12 3D Rendering Pipeline Transform into 3D world coordinate system 3D Geometric PrimitivesModelingTransformationTransform into 3D world coordinate systemTransform into 3D camera coordinate systemDone with modeling transformationViewingTransformationIlluminate according to lighting and reflectanceApply texture mapsLighting &TexturingProjectionTransformationTransform into 2D screen coordinate systemClippingScanConversionImage
13 3D Rendering Pipeline Transform into 3D world coordinate system 3D Geometric PrimitivesModelingTransformationTransform into 3D world coordinate systemTransform into 3D camera coordinate systemDone with modeling transformationViewingTransformationIlluminate according to lighting and reflectanceApply texture mapsLighting &TexturingProjectionTransformationTransform into 2D screen coordinate systemClippingClip primitives outside camera’s viewScanConversionImage
14 3D Rendering Pipeline Transform into 3D world coordinate system 3D Geometric PrimitivesModelingTransformationTransform into 3D world coordinate systemTransform into 3D camera coordinate systemDone with modeling transformationViewingTransformationIlluminate according to lighting and reflectanceApply texture mapsLighting &TexturingProjectionTransformationTransform into 2D screen coordinate systemClippingClip primitives outside camera’s viewScanConversionDraw pixels (includes texturing, hidden surface, ...)Image
15 3D Rendering Pipeline 3D 2D 3D Geometric Primitives Modeling TransformationViewingTransformationLighting &Texturing3DProjectionTransformationClipping2DScanConversionImage
16 The Rendering Pipeline: A Tour Modeling TransformIlluminateViewing TransformClipProjectRasterizeModel & Camera ParametersRendering PipelineFramebufferDisplay
17 The Parts You Know Modeling Transform Illuminate Viewing Transform ClipProjectRasterizeModel & Camera ParametersRendering PipelineFramebufferDisplay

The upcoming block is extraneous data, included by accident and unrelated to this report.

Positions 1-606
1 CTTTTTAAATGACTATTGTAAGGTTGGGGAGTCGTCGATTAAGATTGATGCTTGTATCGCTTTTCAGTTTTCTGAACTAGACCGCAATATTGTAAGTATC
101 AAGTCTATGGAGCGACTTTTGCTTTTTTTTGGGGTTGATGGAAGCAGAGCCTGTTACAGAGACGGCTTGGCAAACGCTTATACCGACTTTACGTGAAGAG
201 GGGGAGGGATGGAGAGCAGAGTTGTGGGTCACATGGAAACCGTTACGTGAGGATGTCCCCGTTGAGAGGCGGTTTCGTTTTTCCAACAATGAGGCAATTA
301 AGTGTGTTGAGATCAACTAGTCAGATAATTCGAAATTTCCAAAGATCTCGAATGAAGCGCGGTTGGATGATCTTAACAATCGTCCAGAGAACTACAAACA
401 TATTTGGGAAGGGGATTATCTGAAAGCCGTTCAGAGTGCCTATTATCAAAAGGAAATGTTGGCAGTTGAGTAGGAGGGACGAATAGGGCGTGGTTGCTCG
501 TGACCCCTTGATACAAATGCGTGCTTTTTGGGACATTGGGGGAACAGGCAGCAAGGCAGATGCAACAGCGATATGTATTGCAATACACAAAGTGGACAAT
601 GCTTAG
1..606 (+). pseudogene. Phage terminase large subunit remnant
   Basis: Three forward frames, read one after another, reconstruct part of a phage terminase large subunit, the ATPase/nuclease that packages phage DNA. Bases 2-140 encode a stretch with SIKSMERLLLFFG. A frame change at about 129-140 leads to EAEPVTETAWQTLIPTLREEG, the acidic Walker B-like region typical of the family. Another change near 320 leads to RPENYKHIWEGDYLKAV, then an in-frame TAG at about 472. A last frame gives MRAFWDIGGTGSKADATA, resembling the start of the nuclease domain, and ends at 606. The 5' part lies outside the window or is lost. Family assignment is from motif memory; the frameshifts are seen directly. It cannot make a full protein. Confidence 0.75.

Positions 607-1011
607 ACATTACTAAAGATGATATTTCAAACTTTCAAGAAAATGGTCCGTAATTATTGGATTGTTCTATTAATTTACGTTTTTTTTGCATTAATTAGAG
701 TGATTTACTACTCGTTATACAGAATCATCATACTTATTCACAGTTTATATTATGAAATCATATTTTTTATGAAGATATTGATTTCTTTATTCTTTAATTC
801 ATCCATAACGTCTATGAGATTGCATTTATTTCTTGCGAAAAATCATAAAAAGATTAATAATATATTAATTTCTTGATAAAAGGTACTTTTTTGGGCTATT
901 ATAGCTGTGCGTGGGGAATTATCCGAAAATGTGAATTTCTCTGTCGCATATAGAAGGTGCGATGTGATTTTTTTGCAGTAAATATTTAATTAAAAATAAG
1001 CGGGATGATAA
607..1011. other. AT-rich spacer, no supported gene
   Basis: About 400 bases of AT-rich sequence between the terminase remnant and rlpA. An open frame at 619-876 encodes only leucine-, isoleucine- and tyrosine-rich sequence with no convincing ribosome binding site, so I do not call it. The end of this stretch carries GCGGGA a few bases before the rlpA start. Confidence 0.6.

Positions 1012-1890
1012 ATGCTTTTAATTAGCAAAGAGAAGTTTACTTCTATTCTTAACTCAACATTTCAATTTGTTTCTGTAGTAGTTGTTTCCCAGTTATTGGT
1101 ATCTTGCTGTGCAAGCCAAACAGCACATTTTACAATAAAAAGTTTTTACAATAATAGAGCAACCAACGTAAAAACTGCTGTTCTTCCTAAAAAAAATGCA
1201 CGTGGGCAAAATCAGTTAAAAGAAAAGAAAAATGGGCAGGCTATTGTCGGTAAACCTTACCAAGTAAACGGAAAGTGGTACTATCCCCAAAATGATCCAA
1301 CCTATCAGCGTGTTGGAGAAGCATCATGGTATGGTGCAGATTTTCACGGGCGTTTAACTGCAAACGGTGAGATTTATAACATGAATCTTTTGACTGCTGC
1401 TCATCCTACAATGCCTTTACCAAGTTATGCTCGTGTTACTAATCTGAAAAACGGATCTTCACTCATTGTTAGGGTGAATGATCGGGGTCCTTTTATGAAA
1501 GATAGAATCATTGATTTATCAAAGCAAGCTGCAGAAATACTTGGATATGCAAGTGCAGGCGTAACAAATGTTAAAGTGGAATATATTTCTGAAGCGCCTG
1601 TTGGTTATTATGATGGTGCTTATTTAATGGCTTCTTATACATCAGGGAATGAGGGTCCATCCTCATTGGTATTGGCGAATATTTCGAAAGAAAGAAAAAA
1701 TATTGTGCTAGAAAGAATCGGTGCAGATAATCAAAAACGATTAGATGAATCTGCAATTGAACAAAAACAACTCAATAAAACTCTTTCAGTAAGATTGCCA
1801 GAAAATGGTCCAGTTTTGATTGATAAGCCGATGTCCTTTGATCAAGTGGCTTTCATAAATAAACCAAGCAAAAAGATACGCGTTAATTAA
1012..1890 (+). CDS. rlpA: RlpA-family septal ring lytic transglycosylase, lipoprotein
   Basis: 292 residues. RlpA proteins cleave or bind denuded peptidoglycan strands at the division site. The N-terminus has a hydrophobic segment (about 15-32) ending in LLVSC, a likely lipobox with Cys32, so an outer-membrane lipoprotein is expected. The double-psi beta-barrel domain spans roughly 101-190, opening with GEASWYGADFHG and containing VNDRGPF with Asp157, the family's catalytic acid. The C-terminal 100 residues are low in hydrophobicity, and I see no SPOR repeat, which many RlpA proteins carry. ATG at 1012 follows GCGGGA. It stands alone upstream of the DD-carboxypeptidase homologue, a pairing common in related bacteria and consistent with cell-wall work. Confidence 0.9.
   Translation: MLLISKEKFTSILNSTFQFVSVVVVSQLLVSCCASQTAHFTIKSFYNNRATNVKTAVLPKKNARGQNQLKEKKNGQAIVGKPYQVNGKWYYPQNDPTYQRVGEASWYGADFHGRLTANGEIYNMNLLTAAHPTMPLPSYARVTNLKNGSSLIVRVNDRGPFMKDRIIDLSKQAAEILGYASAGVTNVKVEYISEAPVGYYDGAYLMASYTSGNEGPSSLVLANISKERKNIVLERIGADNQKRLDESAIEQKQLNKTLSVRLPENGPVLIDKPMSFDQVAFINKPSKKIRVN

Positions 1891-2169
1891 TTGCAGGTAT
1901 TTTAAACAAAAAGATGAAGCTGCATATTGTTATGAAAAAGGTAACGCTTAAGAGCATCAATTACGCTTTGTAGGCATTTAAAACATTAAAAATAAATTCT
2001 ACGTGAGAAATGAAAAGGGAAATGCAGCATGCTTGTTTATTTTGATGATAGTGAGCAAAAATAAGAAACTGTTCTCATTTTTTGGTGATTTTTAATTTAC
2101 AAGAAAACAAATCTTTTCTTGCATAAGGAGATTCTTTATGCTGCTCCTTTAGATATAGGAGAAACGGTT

18 The Rendering Pipeline Modeling TransformIlluminateViewing TransformClipProjectRasterizeModel & Camera ParametersRendering PipelineFramebufferDisplay
19 2-D Rendering: Rasterization Modeling TransformIlluminateViewing TransformClipProjectRasterizeModel & Camera ParametersRendering PipelineFramebufferDisplayWe’ll talk about this soon…
20 The Rendering Pipeline: 3-D Modeling TransformIlluminateViewing TransformClipProjectRasterizeModel & Camera ParametersRendering PipelineFramebufferDisplay
21 The Graphics Pipeline, Cont. In the case of realistic image generation, the three main stages for computer generated image are modeling, rendering, and display
22 ModelingBefore an image can be created, a model of the scene is developed.The model needs to give the details of each of the objectsShapeSimpleComplexParameters specifying the object's materialsThe object colorWhat the object is made OfWhether the object is shiny, transparent, etc.
23 RenderingRendering is the process of generating an image from a model, by means of computer programs.The rendering process includes:Geometric Transformations (Affine Transformations)ClippingScan ConversionIlluminationShading
24 Image DisplayOne issue with the display of an Image is differences with output capability/Each company that manufactures a computer monitor or a color printer uses unique components.CRT MonitorsLCD MonitorsPlasma MonitorsThose components differ in how they produce their output, which means that one image can appear differently when displayed on two different monitorsThis issue is called "color reproduction."This topic is complex and well beyond the scope of this course
25 Real Scene → ImageReal scene whose details/objects have to be modelled.
26 Real Scene → ImageModel of the scene: in which the objects of the real scene are represented by the available modelling techniques.The true geometry might only be approximated by the model.the bowl in the real scene can only be approximated by a semisphere.
27 Real Scene → ImageChoice of a view/part of the virtual world to be displayed.Clipping: Computation which objects are within the chosen view.Visibility considerations: Which objects in the clipping region are visible for the viewer, i.e. are not hidden from view by other objects?